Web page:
Wednesday, June 30, 2010
Discovering the joys of vinyl has mostly been a personal pursuit in my adult life. For in childhood, vinyl played a limited role in my household. The story goes that my Father saw the future a little too early, and transferred all of his records onto cassette tape. Gone were many beautifully kept examples of albums by the Beatles, Pink Floyd, Santana, Supertramp and Led Zeppelin. In their place was a rack of neatly labelled, but somehow much less attractive, BASF 90 minute cassettes. Obviously, today that rack of cassettes is worth thousands!!??
Therefore my early experiences with a turntable involved my Mother's somewhat pitiful collection of kids' records and cheap “6 Top Hits” cover version compilations from the '60s. It has to be said that there were a few gems amongst the junk, my favourite being a 1970 single by Michel Sardou which my Mother got on a French exchange trip. The song, “J'habite en France,” seemed a bizarrely perfect blend of the lyrics from Penny Lane with the music from Hello Goodbye performed in the mysteriously poetic French language, as though McCartney himself had been transported to a parallel French universe.
So... I had to play catch up on the delights of vinyl once I had gathered the means and desire to do so. This occurred when I started to visit local charity shops (that's English for thrift store) in Watford, Hertfordshire, and discovered a trove of audio treasures being practically given away. I couldn't believe my luck when I found ZZ Top's Eliminator being sold for a measly 50 English pence. And thus a new musical education ensued with the purchase of many many records by such artists as Yes, ELO, The Police, 10CC, Wings and Phil Collins. I must admit that searching through thrift store records isn't pure joy though, as I've leafed through WAY too many Barbra Streisand records, and I have no need for the countless Neil Diamond compilations one finds on every visit.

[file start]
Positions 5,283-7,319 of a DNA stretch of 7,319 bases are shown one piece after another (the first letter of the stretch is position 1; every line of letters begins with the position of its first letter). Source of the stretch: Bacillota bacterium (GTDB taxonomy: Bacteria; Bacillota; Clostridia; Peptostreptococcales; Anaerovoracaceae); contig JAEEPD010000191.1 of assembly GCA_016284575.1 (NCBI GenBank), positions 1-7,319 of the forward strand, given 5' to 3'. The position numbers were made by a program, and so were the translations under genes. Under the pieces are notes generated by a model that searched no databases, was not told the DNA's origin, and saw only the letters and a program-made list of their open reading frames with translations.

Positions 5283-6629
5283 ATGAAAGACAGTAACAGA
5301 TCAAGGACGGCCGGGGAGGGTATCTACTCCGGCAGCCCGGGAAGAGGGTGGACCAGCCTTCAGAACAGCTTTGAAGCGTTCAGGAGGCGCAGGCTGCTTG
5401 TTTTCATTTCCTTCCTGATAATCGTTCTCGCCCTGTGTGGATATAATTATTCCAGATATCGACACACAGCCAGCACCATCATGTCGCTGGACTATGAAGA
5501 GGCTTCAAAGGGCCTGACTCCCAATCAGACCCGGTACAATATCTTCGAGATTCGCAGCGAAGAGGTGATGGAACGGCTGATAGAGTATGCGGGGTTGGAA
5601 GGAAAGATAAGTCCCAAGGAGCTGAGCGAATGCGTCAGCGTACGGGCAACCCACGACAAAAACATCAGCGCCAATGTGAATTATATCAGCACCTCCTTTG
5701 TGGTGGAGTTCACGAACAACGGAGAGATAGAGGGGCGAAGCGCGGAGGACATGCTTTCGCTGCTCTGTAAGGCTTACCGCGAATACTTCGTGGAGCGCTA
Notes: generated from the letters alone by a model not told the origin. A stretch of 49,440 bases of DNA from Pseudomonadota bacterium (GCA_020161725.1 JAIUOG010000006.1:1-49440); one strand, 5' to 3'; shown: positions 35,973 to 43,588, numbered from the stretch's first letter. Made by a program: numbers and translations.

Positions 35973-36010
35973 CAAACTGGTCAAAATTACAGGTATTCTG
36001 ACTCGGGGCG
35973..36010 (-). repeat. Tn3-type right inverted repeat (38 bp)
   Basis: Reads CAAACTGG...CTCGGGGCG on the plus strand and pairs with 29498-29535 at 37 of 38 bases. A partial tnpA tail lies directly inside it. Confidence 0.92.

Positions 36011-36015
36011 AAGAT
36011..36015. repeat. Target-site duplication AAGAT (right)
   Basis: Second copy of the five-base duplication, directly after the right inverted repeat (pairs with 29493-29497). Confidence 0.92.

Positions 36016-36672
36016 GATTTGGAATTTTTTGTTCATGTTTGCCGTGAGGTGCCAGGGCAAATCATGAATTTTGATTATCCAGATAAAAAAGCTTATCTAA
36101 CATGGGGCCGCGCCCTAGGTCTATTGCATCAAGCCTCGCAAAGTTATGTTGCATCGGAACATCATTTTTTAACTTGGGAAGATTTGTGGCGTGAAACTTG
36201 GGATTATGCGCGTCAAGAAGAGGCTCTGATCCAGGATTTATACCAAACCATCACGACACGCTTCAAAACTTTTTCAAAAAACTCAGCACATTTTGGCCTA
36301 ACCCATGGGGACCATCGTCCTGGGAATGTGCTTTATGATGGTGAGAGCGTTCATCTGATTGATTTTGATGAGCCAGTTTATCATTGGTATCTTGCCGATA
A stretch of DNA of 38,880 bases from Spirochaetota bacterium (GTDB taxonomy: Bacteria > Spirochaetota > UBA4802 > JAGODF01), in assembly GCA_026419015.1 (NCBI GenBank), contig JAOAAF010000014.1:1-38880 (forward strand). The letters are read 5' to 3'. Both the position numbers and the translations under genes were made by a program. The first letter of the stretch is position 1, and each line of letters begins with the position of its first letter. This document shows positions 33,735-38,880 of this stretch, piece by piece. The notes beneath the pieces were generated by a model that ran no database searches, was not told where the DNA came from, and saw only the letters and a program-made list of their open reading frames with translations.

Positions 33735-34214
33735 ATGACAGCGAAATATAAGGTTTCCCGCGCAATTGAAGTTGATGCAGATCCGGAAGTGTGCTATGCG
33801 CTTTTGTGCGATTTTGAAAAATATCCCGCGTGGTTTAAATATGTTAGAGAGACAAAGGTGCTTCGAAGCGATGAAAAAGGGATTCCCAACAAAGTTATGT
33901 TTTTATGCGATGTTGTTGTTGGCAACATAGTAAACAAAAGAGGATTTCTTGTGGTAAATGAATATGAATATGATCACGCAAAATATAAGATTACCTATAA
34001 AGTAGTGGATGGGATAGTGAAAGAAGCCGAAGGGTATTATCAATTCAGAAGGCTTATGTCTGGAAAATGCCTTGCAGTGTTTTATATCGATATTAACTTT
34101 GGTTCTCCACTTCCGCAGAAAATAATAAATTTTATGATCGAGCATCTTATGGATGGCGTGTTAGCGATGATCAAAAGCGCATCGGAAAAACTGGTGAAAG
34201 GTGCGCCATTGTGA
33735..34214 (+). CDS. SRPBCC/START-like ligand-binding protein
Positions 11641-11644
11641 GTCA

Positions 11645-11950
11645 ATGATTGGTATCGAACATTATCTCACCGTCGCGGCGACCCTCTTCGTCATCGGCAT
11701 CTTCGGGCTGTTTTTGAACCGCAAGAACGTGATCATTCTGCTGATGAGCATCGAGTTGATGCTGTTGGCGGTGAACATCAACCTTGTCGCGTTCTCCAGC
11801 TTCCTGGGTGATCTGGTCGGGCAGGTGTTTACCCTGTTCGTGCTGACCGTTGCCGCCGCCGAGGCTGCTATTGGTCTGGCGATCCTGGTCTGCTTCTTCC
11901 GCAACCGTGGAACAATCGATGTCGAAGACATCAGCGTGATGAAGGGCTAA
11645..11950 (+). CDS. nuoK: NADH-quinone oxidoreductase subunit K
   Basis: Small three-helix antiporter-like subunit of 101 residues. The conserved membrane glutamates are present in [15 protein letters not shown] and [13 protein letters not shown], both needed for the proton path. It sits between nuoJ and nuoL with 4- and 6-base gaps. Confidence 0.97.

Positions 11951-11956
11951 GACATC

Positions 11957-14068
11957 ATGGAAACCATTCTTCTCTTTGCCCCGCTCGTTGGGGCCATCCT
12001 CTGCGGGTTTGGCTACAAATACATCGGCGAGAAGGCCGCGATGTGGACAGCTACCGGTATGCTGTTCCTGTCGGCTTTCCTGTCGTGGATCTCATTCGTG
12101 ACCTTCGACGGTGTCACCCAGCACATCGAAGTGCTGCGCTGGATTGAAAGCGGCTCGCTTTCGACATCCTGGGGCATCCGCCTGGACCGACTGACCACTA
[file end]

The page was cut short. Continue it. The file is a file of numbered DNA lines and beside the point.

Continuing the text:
Now that my collection is ever expanding, I am firmly convinced that vinyl records are simply great. I love the physicality of having music stored on a tangible object, and indeed an object of some charm. A piece of vinyl is perfect because of it's imperfections, as though some degree of static and warp can improve a tune with mystical pops and hiss. Not only does a record sound superb, it looks like it means business, with a full square foot of pictorial splendour. I savour each occasion I can introduce a friend to some music by walking to my stereo console, pulling out a circular piece of long forgotten genius, fiddling with the turntable and wallowing in the glorious aural delight which comes only from vinyl.
Grand Vanity - Got a Nerve (Mp3)
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Posted by Jon at 9:06 AM